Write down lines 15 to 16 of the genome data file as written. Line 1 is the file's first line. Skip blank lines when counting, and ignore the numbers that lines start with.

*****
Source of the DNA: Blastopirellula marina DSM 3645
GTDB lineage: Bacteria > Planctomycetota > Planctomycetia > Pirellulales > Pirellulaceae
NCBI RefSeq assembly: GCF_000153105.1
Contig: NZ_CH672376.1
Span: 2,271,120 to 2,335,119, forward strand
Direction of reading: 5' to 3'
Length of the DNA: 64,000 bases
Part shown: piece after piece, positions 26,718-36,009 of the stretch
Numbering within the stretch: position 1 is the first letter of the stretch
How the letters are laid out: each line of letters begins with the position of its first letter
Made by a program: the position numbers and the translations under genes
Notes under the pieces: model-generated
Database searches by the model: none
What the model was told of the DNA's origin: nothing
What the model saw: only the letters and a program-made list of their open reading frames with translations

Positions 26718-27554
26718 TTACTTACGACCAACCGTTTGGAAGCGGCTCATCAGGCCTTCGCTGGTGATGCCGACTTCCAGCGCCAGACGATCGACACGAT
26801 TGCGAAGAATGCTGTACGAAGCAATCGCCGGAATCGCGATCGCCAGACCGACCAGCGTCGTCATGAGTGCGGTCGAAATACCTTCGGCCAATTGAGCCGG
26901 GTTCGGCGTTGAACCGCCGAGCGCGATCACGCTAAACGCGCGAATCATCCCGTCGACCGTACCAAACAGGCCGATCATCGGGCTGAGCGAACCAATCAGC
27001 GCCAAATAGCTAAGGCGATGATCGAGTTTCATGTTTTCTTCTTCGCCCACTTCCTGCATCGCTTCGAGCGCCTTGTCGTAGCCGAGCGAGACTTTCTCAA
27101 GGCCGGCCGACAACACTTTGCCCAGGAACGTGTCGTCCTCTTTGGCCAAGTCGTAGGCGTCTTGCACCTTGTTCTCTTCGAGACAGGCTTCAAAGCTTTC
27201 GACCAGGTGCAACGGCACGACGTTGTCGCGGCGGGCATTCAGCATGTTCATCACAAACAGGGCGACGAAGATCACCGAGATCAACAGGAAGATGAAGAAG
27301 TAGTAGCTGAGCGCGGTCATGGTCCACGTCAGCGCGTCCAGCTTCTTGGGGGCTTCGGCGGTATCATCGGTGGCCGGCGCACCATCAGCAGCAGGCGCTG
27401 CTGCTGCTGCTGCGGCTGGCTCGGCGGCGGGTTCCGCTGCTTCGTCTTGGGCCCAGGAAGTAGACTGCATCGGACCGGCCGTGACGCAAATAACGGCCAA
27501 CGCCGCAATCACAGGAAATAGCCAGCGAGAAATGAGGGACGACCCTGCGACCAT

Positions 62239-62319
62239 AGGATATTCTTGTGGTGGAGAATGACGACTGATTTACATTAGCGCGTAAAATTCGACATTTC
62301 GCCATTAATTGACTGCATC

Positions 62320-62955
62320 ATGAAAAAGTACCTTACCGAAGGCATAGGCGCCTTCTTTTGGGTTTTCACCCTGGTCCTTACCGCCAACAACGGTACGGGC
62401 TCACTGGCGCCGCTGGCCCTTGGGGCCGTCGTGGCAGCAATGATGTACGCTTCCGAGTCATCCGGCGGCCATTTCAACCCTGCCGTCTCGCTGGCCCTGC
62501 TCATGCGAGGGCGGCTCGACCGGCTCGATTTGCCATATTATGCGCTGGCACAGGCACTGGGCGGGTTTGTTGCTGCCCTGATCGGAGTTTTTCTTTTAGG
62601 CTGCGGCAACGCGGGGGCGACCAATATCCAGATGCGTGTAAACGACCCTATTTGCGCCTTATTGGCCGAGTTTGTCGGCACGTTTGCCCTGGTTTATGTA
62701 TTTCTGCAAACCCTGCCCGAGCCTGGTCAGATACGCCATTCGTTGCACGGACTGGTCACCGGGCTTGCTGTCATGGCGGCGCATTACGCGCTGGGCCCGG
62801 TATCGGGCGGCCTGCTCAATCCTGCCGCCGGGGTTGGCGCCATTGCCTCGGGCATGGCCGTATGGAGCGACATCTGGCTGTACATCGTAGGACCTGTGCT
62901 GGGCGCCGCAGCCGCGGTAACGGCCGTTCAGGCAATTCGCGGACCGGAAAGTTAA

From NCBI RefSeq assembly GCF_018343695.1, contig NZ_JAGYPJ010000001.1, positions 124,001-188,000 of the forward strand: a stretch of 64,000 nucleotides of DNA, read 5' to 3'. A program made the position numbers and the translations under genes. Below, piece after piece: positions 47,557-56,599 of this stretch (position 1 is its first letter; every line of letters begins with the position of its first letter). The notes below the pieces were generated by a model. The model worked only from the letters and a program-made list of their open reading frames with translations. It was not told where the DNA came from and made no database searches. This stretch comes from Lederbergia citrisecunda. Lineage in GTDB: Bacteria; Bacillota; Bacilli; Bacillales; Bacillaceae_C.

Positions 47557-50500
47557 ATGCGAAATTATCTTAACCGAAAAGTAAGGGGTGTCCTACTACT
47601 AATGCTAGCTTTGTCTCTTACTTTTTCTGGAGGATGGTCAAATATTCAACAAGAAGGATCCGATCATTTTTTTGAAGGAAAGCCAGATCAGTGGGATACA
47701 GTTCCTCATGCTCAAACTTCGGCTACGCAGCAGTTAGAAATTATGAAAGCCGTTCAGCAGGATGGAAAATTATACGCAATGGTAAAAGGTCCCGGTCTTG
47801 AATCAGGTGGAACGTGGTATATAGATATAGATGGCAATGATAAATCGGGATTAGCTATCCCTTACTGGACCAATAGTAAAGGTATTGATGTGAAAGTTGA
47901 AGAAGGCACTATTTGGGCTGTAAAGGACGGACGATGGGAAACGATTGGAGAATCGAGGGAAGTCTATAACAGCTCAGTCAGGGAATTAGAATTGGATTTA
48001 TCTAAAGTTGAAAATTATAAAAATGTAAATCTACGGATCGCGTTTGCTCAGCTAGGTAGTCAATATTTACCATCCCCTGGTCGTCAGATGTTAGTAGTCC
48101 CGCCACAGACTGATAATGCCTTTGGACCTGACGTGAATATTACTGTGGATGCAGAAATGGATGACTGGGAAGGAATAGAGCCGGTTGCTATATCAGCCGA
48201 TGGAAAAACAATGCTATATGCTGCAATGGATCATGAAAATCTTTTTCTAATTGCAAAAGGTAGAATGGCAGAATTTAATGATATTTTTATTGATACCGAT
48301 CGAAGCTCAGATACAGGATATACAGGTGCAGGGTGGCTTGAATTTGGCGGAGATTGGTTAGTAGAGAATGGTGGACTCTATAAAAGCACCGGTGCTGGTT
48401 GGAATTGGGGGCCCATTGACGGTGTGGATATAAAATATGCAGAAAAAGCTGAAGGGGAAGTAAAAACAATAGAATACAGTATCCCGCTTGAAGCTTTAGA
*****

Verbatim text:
What the model saw: only the letters and a program-made list of their open reading frames with translations

Positions 26718-27554